10 April 2008
Q&A: Mike Leitner (Pedrosa`s chief mechanic).
Having previously worked with Jeremy McWilliams, Ralf Waldman and Stefano Perugini - and spent two years as an Öhlins suspension technician - Mike Leitner first joined forces with Dani Pedrosa when the Spaniard stepped up to the 250cc class in 2004.
The 45-year-old Austrian has since become one of the most important figures surrounding the Repsol rider.
Together they have won two 250cc world titles, before stepping up to MotoGP in 2006. That season saw Pedrosa win his first two premier-class grands prix, the rookie of the year crown and help Repsol Honda clinch the teams' world title.
In 2007 Dani added a further two MotoGP victories to his name and claimed second place in the world championship standings, while third and first places in the opening events of 2008 means he leads the MotoGP World Championship standings for the first time ever heading into this weekend's Portuguese Grand Prix...
As Dani Pedrosa's chief mechanic, what are your main duties within the Repsol Honda Team?
As chief mechanic, my main duty is to supervise every decision taken regarding the bike, which could be the engine, gearbox, suspension, tyres... I have the last word. We are a great team, with many specialists, and everyone works hard, but in the end, when someone has to decide on what direction to take, that's me. It's an enormous responsibility, and that means there's a lot of pressure.
How would you describe Pedrosa?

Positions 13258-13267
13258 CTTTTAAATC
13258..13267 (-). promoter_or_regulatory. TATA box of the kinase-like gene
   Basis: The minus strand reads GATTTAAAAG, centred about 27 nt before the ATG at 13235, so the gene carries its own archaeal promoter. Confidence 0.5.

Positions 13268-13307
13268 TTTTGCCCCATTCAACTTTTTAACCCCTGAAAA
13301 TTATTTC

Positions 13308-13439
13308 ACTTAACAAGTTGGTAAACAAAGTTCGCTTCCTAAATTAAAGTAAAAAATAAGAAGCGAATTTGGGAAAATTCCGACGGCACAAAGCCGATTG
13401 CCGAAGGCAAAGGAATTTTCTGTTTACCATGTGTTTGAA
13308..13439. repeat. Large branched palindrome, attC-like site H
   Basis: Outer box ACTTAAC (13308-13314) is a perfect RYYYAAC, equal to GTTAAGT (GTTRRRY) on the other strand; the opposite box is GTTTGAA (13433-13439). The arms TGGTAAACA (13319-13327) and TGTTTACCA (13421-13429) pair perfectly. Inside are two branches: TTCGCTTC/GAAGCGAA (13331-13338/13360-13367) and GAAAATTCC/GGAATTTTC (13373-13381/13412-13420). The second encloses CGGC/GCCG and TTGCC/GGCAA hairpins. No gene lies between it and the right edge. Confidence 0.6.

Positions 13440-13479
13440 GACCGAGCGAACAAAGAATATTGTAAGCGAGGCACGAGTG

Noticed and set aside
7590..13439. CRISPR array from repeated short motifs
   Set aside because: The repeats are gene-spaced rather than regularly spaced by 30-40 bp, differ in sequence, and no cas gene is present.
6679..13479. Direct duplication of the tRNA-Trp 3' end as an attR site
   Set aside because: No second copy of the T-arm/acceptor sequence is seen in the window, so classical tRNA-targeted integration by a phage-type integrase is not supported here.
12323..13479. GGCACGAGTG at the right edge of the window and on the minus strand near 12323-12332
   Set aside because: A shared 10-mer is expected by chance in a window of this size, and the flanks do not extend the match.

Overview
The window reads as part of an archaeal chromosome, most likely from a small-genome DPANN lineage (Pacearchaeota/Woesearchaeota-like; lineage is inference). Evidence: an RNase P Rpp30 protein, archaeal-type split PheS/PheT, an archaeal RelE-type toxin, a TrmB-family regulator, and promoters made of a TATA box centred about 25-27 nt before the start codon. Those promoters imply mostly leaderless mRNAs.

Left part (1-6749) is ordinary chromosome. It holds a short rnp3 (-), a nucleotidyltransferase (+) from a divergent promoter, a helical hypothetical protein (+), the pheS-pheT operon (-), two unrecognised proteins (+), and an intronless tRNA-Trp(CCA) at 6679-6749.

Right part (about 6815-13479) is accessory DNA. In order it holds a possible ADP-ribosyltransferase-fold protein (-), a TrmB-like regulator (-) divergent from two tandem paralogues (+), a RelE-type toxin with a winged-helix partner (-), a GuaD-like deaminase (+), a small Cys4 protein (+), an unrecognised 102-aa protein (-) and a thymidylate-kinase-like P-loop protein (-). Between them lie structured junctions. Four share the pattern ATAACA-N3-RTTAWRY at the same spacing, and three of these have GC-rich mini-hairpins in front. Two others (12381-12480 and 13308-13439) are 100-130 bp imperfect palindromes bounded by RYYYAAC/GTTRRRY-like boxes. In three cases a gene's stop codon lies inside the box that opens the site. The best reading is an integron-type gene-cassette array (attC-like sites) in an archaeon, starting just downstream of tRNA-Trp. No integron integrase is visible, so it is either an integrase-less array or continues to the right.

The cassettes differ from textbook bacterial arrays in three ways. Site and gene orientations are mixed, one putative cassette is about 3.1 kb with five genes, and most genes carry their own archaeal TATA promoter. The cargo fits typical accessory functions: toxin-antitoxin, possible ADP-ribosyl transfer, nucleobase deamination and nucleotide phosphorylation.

This is my fifth season working with him and I can tell you he's clearly a very special rider. When you win a world championship in 125cc and two in 250cc; you win races during your first MotoGP season, and by the second year you're the world runner-up, it's quite clear that you're a special rider, different to the rest.
Is he easy to work with?
As I said, he's a special person, but he is easy to work with. He's no hero, he doesn't see himself as a star or a prima donna. He's an easygoing, down-to-earth guy. I think Alberto Puig always helped out a lot with that. He's been well trained to understand what life's about. He understands the positive and negative aspects of motorcycle racing, and has always been serious about his work.
What is the most difficult part of your job?
There's nothing particularly difficult. We always try to adjust everything as best we can, in order to get the best possible result. It's a motivation that lasts from the first winter training session until the very last race. It requires a lot of energy, but if you have a rider like Dani, who gives back so much in return, it's very motivating for all the team members.
What is your favourite memory from your time working with Dani Pedrosa?
We've had so many good moments that I can't just talk about one. At times when things aren't going too well, they way he takes on difficult situations surprises me. And at the same time, when we're successful, he surprises me again with his serene approach. There are many special moments, like the last victory at the Jerez Grand Prix, when it was the second race of the year and bearing in mind all the problems we had during the winter training sessions.
And your worst memory?
The worst moments are definitely when the rider falls and hurts himself. We've had a few such moments in the past, and for any team, any mechanic, it's a very hard time.
When does the tension reach its peak during a grand prix weekend?
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the conversation - Add your comment
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